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Redesigning Kumamolisin to Have Higher Activity at Low pH

A Sample Mutation in Foldit Showing a Change from Glycine to Serine

Using Foldit to Design Mutations

In order to design mutations to wild-type Kumamolisin that would increase the enzyme’s proteolytic activity on gluten, we used a computational enzyme editing program called Foldit, which allows the user to hypothetically modify the amino acid sequence of a protein by creating point mutations at any location within the protein’s crystal structure. Within Foldit, we loaded Kumamolisin’s crystal structure in complex with a model PQLP peptide that recurs frequently in gluten, thus mimicking gluten as a substrate. We then modified the amino acid residues around the active site of Kumamolisin in the crystal structure, attempting to decrease the free energy of, and thus stabilize, the system. Estimations of free energy were based on algorithms run by Foldit.

Using this method, we designed over 100 novel mutants, each of which could potentially increase Kumamolisin’s proteolytic activity on gluten.

Mutagenizing Kumamolisin

Kunkel mutagenesis is a classic procedure for incorporating targeted mutations into a piece of DNA, so it was ideal for changing our wild-type Kumamolisin gene to code instead for specifically designed variant enzymes.

Overview of how Kunkel Mutagenesis works

Producing ssDNA

The first step to producing our specially designed enzymes was to change the wild-type gene that codes for Kumamolisin to code instead for variant enzymes with our desired amino acid substitutions. To do this, we designed mutagenic oligonucleotide primers that would anneal to the wild-type Kumamolisin gene and incorporate point mutations that, when expressed, would result in a variant of Kumamolisin with the desired amino acid shift. We isolated the single stranded DNA (ssDNA) of the sense strand of our gene by growing the vector harboring our gene in a uracil-N-glycosidase (UNG) and deoxyuracil triphosphate pyrophosphatase (DUT) deficient E. coli- strain. These cells thus did not have the ability to maintain thymine in their DNA, and so all T’s become replaced by U’s in the DNA of these cells. We then harvested the ssDNA of the sense strand by infecting the cells with a bacteriophage that packages its own ssDNA genome, identified by length, and so in tandem also packaged our vector in single stranded form. Finally, we harvested the phage from the lysed culture of E. coli, and isolated our single stranded vector DNA.

Kunkel Mutagenesis

Using our isolated ssDNA as a template, we annealed our mutagenic oligos to allow for specific binding of our oligos to our template. The oligo harboring the desired point mutations was then extended, using the wild-type gene and associated vector as a template, by DNA polymerase. This hybrid vector, with one strand of the native Kumamolisin gene and the other a variant containing point mutations, was transformed into UNG and DUT wild-type E. coli, which have the ability to degrade sections of DNA that contain uracil, and replace them with sections complementary to the opposite strand that contain thymine. Thus, the native Kumamolisin strand that still contained the U’s from the UNG-/DUT- strain was degraded, and the new cells incorporated our desired mutation when synthesizing new DNA from the variant strand.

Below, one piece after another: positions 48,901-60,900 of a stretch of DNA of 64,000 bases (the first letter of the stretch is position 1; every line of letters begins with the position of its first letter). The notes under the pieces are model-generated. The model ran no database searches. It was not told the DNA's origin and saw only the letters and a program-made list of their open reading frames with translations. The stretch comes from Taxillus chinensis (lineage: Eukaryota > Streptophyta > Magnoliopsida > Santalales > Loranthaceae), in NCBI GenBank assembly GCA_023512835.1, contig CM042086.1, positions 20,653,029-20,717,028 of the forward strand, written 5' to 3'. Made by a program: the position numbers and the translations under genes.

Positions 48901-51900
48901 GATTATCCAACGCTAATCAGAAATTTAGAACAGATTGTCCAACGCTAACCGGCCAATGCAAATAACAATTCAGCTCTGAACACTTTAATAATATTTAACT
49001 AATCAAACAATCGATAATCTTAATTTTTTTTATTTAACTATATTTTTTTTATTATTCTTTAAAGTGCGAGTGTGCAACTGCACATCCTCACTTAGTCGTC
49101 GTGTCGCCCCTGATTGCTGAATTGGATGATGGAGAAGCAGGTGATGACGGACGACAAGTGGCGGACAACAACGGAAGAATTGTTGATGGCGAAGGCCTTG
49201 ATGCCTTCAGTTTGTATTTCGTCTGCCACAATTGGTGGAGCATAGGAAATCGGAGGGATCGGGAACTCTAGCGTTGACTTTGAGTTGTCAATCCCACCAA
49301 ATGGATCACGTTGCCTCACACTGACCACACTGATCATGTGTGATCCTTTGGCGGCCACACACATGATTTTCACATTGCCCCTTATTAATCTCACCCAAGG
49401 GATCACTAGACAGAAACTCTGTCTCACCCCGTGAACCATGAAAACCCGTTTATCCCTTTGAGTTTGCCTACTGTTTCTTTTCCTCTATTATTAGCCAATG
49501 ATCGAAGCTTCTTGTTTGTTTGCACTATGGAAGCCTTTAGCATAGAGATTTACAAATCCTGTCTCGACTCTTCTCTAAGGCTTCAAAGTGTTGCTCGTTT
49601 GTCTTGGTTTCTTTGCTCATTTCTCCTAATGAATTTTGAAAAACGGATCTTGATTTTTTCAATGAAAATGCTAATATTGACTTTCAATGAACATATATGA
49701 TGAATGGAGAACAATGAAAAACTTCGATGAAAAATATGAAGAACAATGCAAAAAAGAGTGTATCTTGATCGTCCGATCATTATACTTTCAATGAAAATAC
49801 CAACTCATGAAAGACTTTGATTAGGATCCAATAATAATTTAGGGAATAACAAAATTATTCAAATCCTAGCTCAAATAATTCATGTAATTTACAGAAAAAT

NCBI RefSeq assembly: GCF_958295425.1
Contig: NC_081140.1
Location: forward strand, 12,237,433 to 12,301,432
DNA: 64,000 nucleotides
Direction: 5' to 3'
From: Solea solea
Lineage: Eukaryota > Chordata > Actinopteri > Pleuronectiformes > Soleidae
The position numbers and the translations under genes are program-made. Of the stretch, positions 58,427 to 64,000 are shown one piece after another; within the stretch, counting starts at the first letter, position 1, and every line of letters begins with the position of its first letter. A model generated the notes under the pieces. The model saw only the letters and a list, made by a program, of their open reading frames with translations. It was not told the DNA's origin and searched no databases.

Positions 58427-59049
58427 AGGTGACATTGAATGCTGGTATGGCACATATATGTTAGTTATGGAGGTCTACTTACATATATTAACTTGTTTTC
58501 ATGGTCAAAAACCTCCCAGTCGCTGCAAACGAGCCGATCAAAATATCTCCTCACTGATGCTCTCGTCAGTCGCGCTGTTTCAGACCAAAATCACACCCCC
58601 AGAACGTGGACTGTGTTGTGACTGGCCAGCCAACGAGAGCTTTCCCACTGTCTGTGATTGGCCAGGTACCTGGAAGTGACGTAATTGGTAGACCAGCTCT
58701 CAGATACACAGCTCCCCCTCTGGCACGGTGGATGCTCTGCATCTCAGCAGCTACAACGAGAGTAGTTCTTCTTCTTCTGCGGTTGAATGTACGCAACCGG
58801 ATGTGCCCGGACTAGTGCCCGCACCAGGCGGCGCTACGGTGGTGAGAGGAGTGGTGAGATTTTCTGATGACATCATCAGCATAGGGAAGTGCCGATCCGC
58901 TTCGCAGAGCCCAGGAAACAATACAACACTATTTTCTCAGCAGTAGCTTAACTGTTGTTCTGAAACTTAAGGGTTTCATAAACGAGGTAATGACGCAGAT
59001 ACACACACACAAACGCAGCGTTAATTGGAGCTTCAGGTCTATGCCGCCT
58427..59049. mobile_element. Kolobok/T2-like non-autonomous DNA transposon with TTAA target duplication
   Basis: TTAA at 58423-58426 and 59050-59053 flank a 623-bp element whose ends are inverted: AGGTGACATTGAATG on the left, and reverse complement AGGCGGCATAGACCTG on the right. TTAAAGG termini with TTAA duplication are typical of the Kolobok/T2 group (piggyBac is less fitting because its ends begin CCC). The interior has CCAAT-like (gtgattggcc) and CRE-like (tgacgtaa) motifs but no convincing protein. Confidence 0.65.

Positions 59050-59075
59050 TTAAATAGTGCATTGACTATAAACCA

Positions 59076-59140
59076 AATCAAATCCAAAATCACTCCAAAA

Using a Whole Cell Lysate Assay to Test Activity of Mutants

Repeated growth, incubation, and induction of cells, followed by lysation, allowed us to test the supernatant for proteolytic activity towards PQLP in an assay which measured PQLP degradation. The assay was done at pH 4 in accordance with the assays done to test ScPEP according to the literature. The mutants were tested against wild-type kumamolisin and ScPEP, an enzyme currently used for the treatment of gluten intolerance via proteolysis. The assay we used was not highly accurate in terms of actual activity. However, what the assay allowed us to do was determine activity relative to our controls. This allowed us to determine which mutants were worth purifying to get more accurate activity data. File:Washington Assay.png

Testing Purified Mutants to Accurately Assess Activity


After compiling a set of mutants which showed a relative increase in activity we proceeded to purify our mutant proteins. This step is crucial because it allows us to determine how our mutant compares with the wild-type on a quantitative level. For instance, if the whole cell lysate assay showed one mutant to have ten times the activity level as wild-type kumamolisin we cannot assume that there has been an increase in activity because there could simply be ten times the amount of protein with the same level of activity. To purify our mutants, we first grew them in TB and kanamycin with a single colony of the mutant. This inoculation was grown over 24 hours at 37 degrees celcius and then expanded to 50 mililiters (TB+kanamycin). We then allowed the culture to grow to a specific optical density of cells before inducing the culture using IPTG. We then allowed the cells to grow again to express kumamolisin. We then lysed the cells using a lysis buffer and centrifugation. This allowed the enzymes to be released from the cells. The proteins were then collected on a column, washed with buffer, and eluted off the column. Finally, wwe dialyzed the protein in a sodium acetate buffer (pH 4).


Once we had pure protein, we determined the concentration of each using a NanoDrop machine. With the concentration of each, we then diluted the proteins to the same concentration. For the assay, we also used purified wild-type kumamolisin and ScPEP. The assay was again run for 30 minutes at pH 4. Using the data from the purified assays, we were able to deermine which mutants had higher activity than kumamolisin and by how much their activity was greater.